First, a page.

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What the new consolidators can learn from the past

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With new firms trying to prove that accounting consolidators are on track to succeed, Philip Fisher advises the new consolidators on the lessons learned from the past. 

1st Dec 2022
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Have you heard of Gravita? The new kid on the accountancy block has been set up by Tenzing, who have little history in the accountancy sector - with a portfolio including software for transport management, cybersecurity and HR and Payroll - but the investors now want to get a share of the action.

Consolidation theory

Gravita is not the only consolidator sweeping through the profession, with Exponent-backed Xeinadin and Waterland-backed Cooper Parry also increasing their share of the sector. The sudden rise in consolidators can be traced back to Hg-backed Azets which broke into the scene in August 2016 (although at the time they were consolidating under the Baldwins group banner). 

The moves are hardly surprising with the profession proving incredibly attractive to private equity due to highly recurring fees and the profession lending itself to firms that know how to keep hold of clients. To add to the appeal, recent research from PwC’s Strategy& that was revealed at AccountingWEB Live Expo found that the UK SME market spends £9.6bn on accounting services. 

However, the theory of consolidating accountancy practices has been around for years, and the problem is that, for the most part, it has never quite worked out the way that the entrepreneurs expect.

Lessons from the past

Having seen the likes of Tenon, Numerica and Vantis come and go, the consolidators of the past offer some important lessons for the latest generation.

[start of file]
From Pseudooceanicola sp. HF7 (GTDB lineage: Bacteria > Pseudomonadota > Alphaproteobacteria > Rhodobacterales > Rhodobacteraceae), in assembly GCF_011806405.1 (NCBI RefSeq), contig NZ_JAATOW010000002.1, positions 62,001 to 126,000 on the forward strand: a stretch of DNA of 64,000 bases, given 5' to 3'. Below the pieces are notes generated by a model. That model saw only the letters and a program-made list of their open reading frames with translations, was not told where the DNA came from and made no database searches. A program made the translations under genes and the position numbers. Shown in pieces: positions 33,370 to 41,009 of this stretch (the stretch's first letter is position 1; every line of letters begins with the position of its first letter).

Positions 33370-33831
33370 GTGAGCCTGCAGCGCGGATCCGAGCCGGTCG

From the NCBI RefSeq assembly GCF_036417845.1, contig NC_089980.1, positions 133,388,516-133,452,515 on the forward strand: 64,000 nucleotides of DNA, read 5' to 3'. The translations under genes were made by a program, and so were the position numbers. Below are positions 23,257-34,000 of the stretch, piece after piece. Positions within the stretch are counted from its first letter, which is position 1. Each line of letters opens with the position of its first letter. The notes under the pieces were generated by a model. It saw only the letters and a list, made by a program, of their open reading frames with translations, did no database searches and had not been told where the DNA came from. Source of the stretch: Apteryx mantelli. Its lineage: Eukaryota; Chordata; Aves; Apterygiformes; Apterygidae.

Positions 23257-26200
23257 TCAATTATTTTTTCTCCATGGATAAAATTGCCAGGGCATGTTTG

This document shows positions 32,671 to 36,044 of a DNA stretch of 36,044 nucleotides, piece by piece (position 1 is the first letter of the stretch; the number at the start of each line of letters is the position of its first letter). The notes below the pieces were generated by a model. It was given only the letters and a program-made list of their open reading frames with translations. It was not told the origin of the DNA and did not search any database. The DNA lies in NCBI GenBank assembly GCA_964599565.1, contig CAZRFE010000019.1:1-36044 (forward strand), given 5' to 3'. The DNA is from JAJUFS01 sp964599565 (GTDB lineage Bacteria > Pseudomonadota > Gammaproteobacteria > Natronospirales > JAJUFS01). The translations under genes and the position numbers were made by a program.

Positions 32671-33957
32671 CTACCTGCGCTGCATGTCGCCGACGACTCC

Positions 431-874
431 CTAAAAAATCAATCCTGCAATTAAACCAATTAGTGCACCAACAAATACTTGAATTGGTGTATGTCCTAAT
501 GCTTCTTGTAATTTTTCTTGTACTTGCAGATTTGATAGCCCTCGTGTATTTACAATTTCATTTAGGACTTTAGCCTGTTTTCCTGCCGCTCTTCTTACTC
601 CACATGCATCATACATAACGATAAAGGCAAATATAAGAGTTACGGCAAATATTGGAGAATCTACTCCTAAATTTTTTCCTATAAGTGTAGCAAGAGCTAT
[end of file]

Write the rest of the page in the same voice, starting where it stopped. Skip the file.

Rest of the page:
Consolidators start at a disadvantage, since in order to acquire the underlying practices, they need to pay out hard cash to the existing partners, who are also their businesses’ greatest assets.

In many cases, these ageing individuals’ eyes light up as they spot an opportunity to sell out, get rich and enjoy themselves in early retirement. Clearly, that is hardly the best recipe for the ongoing success of the firms that they had built up over decades.

At the same time, by taking on a name like Azets, Gravita or Xeinadin, the new owners are potentially sacrificing the brand awareness and goodwill that comes with having been called Arram Berlyn Gardner, Wilkins Kennedy or Baldwins for so many years. 

Three goals

As the consolidators of the past have demonstrated, in order to make more money from an accumulation of small practices than they would have achieved without their intervention, it is often necessary to achieve one or more of three goals:

  1. Raise fee levels
  2. Reduce costs
  3. Increase productivity.

In the current economic climate, there is no particular reason why a bigger, consolidated firm can do the first without losing clients.

As the government has demonstrated so spectacularly in the past decade or more, while increasing productivity sounds good in theory, achieving it in the real world is not that easy. In our sector, most employees work hard, while firms are generally up-to-date on the best technology available without breaking the bank.

That leaves cost-cutting as the primary measure that could make the project viable.

As we all know, accountants have two major elements of cost – staff and property. There is no question that by merging businesses, it is possible to cut property costs by moving employees from constituent firms into existing or new buildings. This makes commercial sense, especially if more are permitted to work from home.

However, the other route to greater profitability is to cut staff. On the administration side, there is an argument that consolidators combining small practices together do not, for example, need as many credit controllers as one large firm.

The same might apply to professional staff, although since they are at such a premium at the moment, the big advantage here could be generating a larger pool of very capable staff to fill in gaps with which the underlying firms were struggling. This was evident from the majority of Accounting Excellence entrants listing recruitment as their biggest challenge.